The head on lights of one Qantas 737 from inside another in Melbourne ATC stuff up
The head on lights of one Qantas 737 from inside another in Melbourne ATC stuff up

*Updated with YouTube link ABC News, and possibly the commercial networks, will tonight air an inflight passenger video of a set of near collisions involving two Qantas 737s and an Emirates 777 at Melbourne Airport last July.

The Qantas jets were both about to land, while the Emirates wide body was making its take off roll for Singapore.

The TV news programs may also show portions of a flight tracking video showing one of the Qantas jets being diverted to fly over the airport’s terminal area 600 feet below the safe minimum altitude by an air traffic controller to avoid the imminent risk of colliding with the other Qantas jet.

At one point in the video taken inside one of the Qantas 737s the lights on the oncoming other Qantas jet flare into head on visibility before it they are obscured by the wing of the climbing jet.

This is not what is expected inside an Australian domestic airliner approaching the country’s second largest airport.

However that collision risk had arisen because the tower had coordinated the movements of the three jets in what appears to have been unprofessional and negligent manner causing a hasty decision to direct one of the Qantas jets to abandon its approach and climb away from the airport to avoid the risk of colliding with the Emirates jet where its position on the runway being used for the takeoff would meet the landing Qantas jet on the other runway at the point where the runways intersected.

In sequence, the tower was confronted with a situation of its own making where a Qantas 737 could have flown into an Emirates 777, followed by a double go-around panic in which the two Qantas 737s were then put at risk of hitting each other.

The tower’s action in telling the Qantas jet descending toward the runway being used by the departing Emirates jet to go around then put it at risk of running into the Qantas jet that had previously initiated a go around to avoid a collision at the intersection of the two runways.

This was a clusterf*ck of the first order, the dangers of which only become apparent when the video taken inside the cabin of one of the Qantas jets, and another showing the flight tracked paths of the three jets are viewed with the appropriate explanatory narrative.

Which of course, might or might not fit in with the news values of the commercial networks, or the attention span of their audiences.

The information about this incident was pulled together by independent SA Senator, Nick Xenophon following the discovery of the passenger video and embargoed until 5 pm eastern daylight time today, allowing ample time for the complexity, and seriousness of the incident to be considered by the news networks.

Senator Xenophon has been pursuing the safety risks of Melbourne’s simultaneous use of intersecting runways for some time, specifically the procedure called LAHSO or land and hold short operations.

LAHSO has been both much criticised, and defended by, a range of safety studies for many years, notably in Canada and the US, where it is used at some airports.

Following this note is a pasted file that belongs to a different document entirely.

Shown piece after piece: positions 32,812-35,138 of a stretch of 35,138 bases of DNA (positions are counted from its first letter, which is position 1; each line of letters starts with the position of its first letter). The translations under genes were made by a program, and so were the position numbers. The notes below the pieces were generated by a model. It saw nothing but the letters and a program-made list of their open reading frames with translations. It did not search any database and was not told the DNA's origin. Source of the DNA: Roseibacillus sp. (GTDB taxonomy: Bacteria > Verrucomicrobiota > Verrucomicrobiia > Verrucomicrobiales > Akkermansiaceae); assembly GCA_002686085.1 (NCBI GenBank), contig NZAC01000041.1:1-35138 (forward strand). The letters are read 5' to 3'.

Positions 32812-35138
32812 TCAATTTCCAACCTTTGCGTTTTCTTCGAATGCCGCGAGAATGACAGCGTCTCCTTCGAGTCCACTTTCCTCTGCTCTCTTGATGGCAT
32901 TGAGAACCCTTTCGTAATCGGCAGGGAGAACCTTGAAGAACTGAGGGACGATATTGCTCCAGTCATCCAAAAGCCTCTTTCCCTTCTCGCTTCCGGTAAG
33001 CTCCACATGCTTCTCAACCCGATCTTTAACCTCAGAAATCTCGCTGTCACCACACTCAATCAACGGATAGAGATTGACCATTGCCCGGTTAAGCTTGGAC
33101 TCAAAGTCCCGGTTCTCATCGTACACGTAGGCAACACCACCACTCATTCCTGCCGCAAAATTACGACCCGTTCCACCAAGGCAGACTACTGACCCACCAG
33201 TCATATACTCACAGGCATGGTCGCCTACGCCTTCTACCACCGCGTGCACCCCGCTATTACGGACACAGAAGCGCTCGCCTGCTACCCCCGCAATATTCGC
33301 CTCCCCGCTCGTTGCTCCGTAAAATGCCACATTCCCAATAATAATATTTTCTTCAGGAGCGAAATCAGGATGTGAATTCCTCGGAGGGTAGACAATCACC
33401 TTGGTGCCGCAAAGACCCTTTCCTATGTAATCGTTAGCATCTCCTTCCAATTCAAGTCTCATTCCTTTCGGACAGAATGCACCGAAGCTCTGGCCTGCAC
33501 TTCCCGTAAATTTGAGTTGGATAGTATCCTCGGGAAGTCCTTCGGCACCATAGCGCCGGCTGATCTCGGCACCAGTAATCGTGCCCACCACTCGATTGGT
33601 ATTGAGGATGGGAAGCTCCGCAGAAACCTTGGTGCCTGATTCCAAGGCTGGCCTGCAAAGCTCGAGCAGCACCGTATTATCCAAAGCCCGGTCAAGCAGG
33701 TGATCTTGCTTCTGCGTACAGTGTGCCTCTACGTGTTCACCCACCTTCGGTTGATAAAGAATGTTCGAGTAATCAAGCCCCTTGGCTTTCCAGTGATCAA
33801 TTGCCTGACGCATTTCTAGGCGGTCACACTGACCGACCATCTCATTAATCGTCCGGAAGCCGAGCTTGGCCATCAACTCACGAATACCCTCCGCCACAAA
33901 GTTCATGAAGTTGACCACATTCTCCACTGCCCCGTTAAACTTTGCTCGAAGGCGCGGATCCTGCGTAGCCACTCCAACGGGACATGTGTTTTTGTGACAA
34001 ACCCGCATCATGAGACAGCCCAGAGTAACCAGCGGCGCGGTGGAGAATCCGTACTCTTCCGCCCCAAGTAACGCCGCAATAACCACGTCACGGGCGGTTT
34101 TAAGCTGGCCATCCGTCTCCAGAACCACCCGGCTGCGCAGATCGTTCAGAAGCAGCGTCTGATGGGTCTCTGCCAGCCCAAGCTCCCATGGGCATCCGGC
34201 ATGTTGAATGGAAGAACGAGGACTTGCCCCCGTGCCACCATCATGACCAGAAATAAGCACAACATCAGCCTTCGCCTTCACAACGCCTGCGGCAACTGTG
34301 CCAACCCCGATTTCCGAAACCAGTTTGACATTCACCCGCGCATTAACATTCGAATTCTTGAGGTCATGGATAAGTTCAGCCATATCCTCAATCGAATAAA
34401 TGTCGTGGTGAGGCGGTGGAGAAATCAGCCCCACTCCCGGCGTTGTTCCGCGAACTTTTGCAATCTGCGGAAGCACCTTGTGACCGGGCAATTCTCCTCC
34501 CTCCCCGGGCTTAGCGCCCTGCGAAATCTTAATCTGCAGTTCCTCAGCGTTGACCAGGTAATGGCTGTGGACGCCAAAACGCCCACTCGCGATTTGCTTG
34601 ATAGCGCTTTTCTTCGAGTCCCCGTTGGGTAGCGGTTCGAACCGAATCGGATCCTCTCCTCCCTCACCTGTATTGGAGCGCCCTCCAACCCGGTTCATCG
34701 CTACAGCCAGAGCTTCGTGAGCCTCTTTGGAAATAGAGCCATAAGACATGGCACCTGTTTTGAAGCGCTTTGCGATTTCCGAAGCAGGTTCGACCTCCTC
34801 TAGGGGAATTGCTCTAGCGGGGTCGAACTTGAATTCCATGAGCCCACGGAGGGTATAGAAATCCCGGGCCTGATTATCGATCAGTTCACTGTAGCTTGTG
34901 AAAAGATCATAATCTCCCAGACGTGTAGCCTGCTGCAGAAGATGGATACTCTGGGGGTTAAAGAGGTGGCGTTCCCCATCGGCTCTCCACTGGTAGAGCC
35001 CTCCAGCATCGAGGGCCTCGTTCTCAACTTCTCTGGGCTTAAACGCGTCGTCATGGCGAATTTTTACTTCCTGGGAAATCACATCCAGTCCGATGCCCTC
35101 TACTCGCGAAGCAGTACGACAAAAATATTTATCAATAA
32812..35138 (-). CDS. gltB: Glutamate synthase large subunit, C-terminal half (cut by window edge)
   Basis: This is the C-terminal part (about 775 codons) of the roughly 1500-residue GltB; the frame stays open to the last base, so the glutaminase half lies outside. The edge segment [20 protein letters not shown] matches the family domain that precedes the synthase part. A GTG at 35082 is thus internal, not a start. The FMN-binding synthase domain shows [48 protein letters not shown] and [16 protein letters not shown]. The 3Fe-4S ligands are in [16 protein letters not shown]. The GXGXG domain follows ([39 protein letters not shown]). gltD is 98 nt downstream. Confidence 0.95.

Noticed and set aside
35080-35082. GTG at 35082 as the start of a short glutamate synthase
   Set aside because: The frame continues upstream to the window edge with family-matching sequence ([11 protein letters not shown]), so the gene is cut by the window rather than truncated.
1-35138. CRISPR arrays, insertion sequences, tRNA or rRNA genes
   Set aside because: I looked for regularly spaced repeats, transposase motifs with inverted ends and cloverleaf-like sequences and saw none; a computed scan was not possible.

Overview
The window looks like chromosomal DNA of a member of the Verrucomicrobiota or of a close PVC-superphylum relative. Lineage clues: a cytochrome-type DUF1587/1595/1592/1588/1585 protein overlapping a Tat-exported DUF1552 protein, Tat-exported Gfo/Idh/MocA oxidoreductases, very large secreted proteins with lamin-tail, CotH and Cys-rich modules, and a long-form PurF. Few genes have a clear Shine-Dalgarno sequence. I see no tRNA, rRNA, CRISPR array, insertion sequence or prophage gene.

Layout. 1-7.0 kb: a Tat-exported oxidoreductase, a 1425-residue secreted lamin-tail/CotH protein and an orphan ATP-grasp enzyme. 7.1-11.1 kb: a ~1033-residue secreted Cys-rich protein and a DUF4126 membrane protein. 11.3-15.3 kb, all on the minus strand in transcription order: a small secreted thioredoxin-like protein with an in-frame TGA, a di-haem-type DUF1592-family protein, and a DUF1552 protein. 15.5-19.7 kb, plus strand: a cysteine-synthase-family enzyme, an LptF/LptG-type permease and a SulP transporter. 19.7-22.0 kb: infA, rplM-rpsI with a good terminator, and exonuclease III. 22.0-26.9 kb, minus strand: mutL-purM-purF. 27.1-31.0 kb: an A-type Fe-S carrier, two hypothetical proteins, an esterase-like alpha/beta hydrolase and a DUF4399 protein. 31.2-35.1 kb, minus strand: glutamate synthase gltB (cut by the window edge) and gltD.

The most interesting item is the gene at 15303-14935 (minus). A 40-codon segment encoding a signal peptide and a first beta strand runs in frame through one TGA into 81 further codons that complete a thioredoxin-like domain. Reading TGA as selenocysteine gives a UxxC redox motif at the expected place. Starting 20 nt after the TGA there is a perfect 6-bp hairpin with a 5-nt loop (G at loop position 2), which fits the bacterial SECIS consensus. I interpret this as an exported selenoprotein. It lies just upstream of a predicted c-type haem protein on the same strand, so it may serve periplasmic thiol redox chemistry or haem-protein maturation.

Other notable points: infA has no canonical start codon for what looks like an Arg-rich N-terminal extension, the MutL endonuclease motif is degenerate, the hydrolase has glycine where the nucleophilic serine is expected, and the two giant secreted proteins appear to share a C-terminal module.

Senator Xenophon has criticised the private owners of Melbourne Airport for clinging to LAHSO as a way of avoiding the costs of constructing a parallel runway which would prevent such conflicts arising.

The lack of judgment exercised by tower control on that night is astonishing and alarming. The tower was manned by an on-the-job trainer and a trainee controller. As the ATSB noted in its don’t scare anyone with the blunt truth interim report, there were two other controllers performing other functions in the tower that night.

In its interim report the ATSB says the jets involved in the incident didn’t infringe safe separation distances.  However given the procedural breakdown it confirms in that preliminary document, this is less relevant than it might seem.

What doesn’t get highlighted by the interim report is the situation where the safe minimum altitude for aircraft to fly over the airport’s passenger terminal area is 2000 feet, but the Qantas 737 that had been about to land behind the departing 777 received urgent advice to divert across the terminal area, crossing it at the unsafe and illegally low altitude of 1400 feet, while it was under increased power to climb away for its go around.

This breaking of this safe minimum altitude rule underlines the lack of preparedness, judgment and exercise of professional control that occurred in the Melbourne tower that night.

It put the lives of large numbers of travellers at risk in the air, and it broke a rule intended to reduce the risk of an airliner that might for example, experience a sudden loss of power or control, and crash into a terminal.

This last Australia Day there was another incident at Melbourne Airport in which a traffic helicopter at nearby Essendon Airport and two other jets using the larger airport infringed safe separation rules in what the ATSB now says involved a failure of communications in relation to a sudden change of runway procedures.

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